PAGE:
In what could qualify as one of the most surprising political statements from Israel, its head of state just admitted that the country’s society is suffering from an epidemic of violence that must be treated as soon as possible.
Referring to the bloody onslaught on the Gaza Strip during summer, President Reuven Rivlin said Jews and Arabs within Israel seem to have lost the capacity for dialogue.
“We have all witnessed the shocking sequence of incidents and violence taking place by both sides. The epidemic of violence is not limited to one sector or another, it permeates every area and doesn’t skip any arena,” Rivlin told the Israel Academy of Sciences and Humanities (IASH) at a xenophobia conference on Sunday in Jerusalem.
“There is violence in soccer stadiums as well as in academia. There is violence in social media and in everyday discourse, in hospitals and in schools,” he said.
“It is time to honestly admit that Israeli society is sick – and it is our duty to treat this disease.”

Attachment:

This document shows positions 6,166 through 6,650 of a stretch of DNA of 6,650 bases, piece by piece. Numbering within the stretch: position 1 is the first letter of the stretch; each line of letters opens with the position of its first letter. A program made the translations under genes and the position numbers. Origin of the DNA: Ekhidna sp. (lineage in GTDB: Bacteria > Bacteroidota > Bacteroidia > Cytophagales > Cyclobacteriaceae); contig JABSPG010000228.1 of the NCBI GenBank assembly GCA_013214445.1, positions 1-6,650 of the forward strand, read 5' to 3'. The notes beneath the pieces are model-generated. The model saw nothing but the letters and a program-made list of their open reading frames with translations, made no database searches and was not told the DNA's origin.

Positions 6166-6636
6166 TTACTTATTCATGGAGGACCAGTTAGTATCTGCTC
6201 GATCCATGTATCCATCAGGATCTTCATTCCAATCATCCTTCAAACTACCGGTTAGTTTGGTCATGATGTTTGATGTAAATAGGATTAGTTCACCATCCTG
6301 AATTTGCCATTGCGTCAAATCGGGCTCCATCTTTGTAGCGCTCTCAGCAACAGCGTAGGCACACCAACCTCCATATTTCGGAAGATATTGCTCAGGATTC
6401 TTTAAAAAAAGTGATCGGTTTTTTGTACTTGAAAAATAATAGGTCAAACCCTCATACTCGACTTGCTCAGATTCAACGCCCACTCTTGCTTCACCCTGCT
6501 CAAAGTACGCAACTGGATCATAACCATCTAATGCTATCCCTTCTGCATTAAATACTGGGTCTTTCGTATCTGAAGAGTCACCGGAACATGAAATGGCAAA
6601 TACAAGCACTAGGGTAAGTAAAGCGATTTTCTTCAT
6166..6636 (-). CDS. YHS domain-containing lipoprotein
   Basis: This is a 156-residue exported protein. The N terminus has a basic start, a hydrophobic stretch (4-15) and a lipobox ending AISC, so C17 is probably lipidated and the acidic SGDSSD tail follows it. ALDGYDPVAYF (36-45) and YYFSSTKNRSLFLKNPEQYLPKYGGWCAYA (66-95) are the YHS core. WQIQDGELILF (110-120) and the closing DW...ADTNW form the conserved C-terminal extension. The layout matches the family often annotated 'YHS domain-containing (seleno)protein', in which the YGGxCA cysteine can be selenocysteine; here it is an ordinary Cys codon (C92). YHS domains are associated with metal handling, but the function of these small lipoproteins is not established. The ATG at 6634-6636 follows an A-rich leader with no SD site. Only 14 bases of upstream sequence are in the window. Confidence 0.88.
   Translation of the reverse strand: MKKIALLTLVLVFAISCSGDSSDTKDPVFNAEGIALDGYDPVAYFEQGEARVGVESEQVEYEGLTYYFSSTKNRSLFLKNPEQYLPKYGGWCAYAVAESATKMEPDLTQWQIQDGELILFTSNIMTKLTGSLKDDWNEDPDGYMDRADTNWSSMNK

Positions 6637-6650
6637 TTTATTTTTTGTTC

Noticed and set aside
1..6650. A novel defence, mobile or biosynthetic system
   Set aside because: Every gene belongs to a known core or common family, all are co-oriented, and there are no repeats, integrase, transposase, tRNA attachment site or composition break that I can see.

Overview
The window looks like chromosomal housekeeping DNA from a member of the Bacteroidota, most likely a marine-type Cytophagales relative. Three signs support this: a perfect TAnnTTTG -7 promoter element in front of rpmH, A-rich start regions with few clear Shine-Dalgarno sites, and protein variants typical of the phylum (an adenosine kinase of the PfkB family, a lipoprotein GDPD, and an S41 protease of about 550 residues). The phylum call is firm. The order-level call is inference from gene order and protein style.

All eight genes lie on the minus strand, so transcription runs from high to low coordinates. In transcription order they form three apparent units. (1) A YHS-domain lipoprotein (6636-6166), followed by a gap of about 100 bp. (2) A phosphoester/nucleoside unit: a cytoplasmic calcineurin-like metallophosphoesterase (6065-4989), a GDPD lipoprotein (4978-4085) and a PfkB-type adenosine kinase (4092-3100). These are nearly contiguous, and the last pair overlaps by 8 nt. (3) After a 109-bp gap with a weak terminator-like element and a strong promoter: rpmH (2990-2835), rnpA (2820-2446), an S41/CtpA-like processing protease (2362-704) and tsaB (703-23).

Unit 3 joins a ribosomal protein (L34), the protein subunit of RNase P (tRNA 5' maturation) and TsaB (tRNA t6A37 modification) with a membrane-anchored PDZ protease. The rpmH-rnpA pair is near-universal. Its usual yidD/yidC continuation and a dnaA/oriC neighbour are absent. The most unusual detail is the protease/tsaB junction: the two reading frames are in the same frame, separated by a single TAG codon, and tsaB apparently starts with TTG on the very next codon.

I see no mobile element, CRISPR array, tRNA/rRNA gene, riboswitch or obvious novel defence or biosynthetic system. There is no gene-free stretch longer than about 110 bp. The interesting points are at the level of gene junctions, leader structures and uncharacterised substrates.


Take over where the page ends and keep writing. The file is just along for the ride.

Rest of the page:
At one point, Rivlin also addressed the Jewish population of Israel, leaving them with a very important question:
“I’m not asking if they’ve forgotten how to be Jews, but if they’ve forgotten how to be decent human beings. Have they forgotten how to converse?”
While concluding his speech, Rivlin urged the Academy to take on this challenge and to eradicate the violence that has tarnished the image of Israel for a long time now.
Israel’s military offensive “Operation Protective Edge” – which started in June – claimed over 2,200 Palestinian lives in the course of almost fifty days.Of those killed, about 1,462 (or 70 percent) were civilians, among them 495 children and 253 women.
One of the most disturbing aspects of the conflict – apart from the killings of course – was the fact how Israeli Prime Minister Benjamin Netanyahu shamelessly defended civilian massacre, despite global outrage.
Netanyahu’s consistent unapologetic behavior over the past few months, and years, is also one of the main reasons Rivlin’s statement on Israeli violence is a milestone in Middle East politics.
Too bad the real executive power in Israel lies in the hands of the Prime Minister, though.